If a bargain is voidable on the ground of intoxication, the same consequences follow as in the case of a bargain voidable for insanity. The transaction may, therefore, be ratified.91 What constitutes ratification gives rise to the same question as in the case of insanity, and, therefore, a failure to disaffirm the transaction within a reasonable time after becoming sober will, unless the drunkard remains ignorant of what he' did when intoxicated, amount to a ratification.92 If goods are bought when drunk and kept when sober, the buyer must pay the price. The same reasons that require return of consideration as a condition precedent to the avoidance of a lunatic's bargain apply with even greater force to the case of an intoxicated person,93 and if the consideration is not restored the drunkard may be sued for it.94 Even though the drunkard should have spent or wasted the consideration while intoxicated, the rule should not be relaxed unless the person dealing with the drunkard knowingly took fraudulent advantage of his condition.95

L. 138; Hunter v. Tolbard, 47 W. Va. 258, 34 8. E. 737. A note signed under these circumstances was said to be "void as between the parties" in Green v. Gunsten, 164 Wis. 69, 142 N. W. 261, 46 L. R. A. (N. 8.) 212.

88Oakley v. Shelley, 129 Ala. 467, 29 So. 386. The court said at p. 470: "Unlike general and permanent insanity and idiocy, drunkenness does not create such legal incapacity as will alone render a contract wholly void. Though it may furnish the party suffering from it ground for rescission, yet being voidable only, the contract may be affirmed and made binding by him after he becomes sober." See also Snead v. Scott, 182 Ala. 97, 62 So. 36; Sellers v. Knight, 185 Ala. 96, 64 So. 329.

89 Burroughs v. Richman, 1 Green (N. J. L.), 233, 238, 23 Am. Deo. 717. See also Cook v. Bagnell Timber Co., 78 Ark. 47, 54, 94 S. W. 695, quoted infra, Sec. 263, n. 3.

90See Youn v. Lamont, 56 Minn. 216, 57 N. W. 478.

Sec.261. Bona Fide Purchasers

As the lack of intelligence of an intoxicated person is his own fault, his privilege of avoiding a bargain made while intoxicated should not enable him to regain property transferred by him and subsequently transferred to one who paid value for it in good faith without notice of the circumstances under which it had been acquired from the original owner, or to escape liability to a holder in due course of negotiable paper made by him. The latter question has arisen several times and it has been said that the better opinion supports the right of the maker, if his drunkenness is so complete as to suspend all rational thought, to set up his condition as a defence even against such a holder.96 Most modern decisions, however, with good reason, take the opposite view.97 In the case of ordinary chattel property, as in the case of negotiable paper, if a title voidable for a cause personal to the original grantee is transferred to one who pays value without notice of the voidable character of the title, an indefeasible title is created. It has already been argued and reasons have been given for confining a drunkard's right of avoiding his contracts to such as were made with persons who knew of his condition.98 The same reasons should protect a bona fide purchaser. Under the Uniform Sales Act it is clear that there can be no right to avoid a voidable title after the property has been acquired by a bona fide purchaser for value without notice.99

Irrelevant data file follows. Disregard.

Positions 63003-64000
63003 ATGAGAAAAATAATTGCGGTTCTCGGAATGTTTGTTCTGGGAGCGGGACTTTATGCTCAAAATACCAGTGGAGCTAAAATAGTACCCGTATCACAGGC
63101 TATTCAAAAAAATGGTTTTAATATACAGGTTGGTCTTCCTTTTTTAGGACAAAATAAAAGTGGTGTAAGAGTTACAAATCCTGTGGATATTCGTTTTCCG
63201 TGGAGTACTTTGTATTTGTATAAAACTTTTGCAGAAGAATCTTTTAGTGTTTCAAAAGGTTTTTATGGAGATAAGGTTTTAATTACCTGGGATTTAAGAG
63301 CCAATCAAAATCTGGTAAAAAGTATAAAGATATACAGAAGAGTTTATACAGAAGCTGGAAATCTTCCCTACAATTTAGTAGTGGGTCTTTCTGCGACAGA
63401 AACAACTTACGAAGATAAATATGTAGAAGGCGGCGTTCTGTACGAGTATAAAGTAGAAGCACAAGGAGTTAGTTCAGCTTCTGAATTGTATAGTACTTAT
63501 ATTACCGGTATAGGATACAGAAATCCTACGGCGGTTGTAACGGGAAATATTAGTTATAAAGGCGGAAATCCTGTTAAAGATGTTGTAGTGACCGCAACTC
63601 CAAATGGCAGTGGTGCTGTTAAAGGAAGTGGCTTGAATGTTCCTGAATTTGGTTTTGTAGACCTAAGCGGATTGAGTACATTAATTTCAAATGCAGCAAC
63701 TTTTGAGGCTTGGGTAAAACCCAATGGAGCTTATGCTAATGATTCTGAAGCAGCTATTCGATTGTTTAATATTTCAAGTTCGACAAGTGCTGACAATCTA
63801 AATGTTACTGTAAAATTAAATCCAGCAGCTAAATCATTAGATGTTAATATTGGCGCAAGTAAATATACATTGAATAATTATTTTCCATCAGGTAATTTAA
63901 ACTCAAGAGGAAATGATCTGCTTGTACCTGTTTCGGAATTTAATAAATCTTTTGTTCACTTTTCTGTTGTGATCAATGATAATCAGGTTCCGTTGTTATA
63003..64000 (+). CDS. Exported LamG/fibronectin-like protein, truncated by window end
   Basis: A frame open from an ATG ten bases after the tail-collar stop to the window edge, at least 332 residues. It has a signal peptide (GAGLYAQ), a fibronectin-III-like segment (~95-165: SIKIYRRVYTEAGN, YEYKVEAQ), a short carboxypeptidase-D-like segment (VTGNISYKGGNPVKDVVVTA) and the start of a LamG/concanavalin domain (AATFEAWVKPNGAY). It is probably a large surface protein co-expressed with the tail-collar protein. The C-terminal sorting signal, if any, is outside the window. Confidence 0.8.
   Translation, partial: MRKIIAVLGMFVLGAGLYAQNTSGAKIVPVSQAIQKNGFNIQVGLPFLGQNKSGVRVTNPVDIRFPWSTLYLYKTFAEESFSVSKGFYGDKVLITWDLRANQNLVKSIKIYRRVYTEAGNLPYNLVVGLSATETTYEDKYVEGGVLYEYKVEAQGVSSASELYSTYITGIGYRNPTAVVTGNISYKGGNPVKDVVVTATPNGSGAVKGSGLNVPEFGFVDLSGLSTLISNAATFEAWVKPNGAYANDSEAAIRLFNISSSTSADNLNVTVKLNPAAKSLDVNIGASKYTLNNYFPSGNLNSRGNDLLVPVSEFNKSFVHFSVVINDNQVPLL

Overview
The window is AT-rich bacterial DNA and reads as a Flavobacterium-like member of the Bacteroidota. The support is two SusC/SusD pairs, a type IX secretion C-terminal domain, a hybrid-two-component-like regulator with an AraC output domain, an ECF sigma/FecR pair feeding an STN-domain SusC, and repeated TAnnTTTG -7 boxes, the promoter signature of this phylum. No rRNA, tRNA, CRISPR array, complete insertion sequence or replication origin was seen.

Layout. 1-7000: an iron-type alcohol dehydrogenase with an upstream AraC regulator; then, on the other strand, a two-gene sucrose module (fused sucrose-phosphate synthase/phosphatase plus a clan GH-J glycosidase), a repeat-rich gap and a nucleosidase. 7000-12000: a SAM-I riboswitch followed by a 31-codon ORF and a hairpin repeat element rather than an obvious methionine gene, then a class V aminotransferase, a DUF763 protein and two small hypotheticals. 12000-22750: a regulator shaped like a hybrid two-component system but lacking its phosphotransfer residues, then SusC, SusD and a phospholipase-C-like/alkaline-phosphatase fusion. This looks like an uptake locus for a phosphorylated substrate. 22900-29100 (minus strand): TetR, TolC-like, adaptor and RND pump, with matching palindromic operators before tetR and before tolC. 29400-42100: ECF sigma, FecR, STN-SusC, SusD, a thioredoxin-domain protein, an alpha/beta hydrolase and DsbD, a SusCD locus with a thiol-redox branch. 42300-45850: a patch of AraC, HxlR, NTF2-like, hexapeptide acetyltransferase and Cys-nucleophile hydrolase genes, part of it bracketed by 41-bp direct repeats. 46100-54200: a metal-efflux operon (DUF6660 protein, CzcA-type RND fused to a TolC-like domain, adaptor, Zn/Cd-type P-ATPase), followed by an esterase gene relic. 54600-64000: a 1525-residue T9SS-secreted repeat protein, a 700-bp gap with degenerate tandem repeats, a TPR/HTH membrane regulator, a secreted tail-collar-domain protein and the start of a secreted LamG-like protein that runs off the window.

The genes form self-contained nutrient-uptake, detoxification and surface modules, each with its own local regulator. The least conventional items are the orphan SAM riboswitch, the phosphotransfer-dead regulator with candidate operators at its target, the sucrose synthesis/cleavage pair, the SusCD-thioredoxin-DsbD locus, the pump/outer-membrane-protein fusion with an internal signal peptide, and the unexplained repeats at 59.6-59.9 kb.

92 Matthews v. Baxter, L. R. 8 Ex. 132; Johnson v. Harmon, 94 U. 8. 371, 24 L. Ed. 271; Oakley v. Shelley, 129 Ala. 467, 29 So. 385; Sellers v. Knight, 185 Ala. 96, 64 So. 329; Strickland v. Parlia & Orendorf Co., 118 Ga. 213, 44 8. E. 997; Hawley v. Howell, 60 Iowa, 79, 14 N. W. 199; Carpenter v. Rodgers, 61 Mich. 384,

28 N. W. 156, 1 Am. St. Rep. 595; Easton'e Adm. v. Perry, 29 Mo. 96; Smith v. Williamson, S Utah, 219, 30 Pac. 753. But see Newell v. Fisher, 11 8m. & M. 431, 49 Am. Deo. 66; Berkley v. Cannon, 4 Rich. L. 136.

92Wright v. Waller, 127 Ala. 557,

29 So. 57, 54 L. R. A. 440; Mansfield p. Watson, 2 Iowa, 111; Youn v. lament, 66 Minn. 216, 67 N. W. 478;

Spoonheim v. Spoonheim, 14 N. Dak. 380, 104 N. W. 845; Bush v. Breinig, 113 Pa. St. 310, 316, 6 Atl. 86, 57 Am. Rep. 460; Fowler v. Meadow Brook Co., 208 Pa. St. 473, 57 Atl 959; Williams v. Inabnet, 1 Bailey, 343; Smith v. Williamson, 8 Utah, 21ft, 30 Pac. 753. Contra, Reinskopf v. Rogge, 37 Ind. 207.

93Joest v. Williams, 42 Ind. 565, 13 Am. Rep. 377; Fowler v. Meadow Brook Co., 208 Pa. St. 473. Compare Thaokrah v. Haas, 119 U. S. 499, 7 S. Ct. 311, 30 L. Ed. 486.

94 Haneklau v. Felchlin, 57 Mo. App. 602.

95Compare Thackrah v Haas, 119 U. S. 499,7 S. Ct. 311, 30 L. Ed. 486.

Sec. 263. Necessaries

For the same reason and to the same extent as in the case of lunatics, intoxicated persons are liable on principles of quasi-contract for necessaries which have been furnished to them.1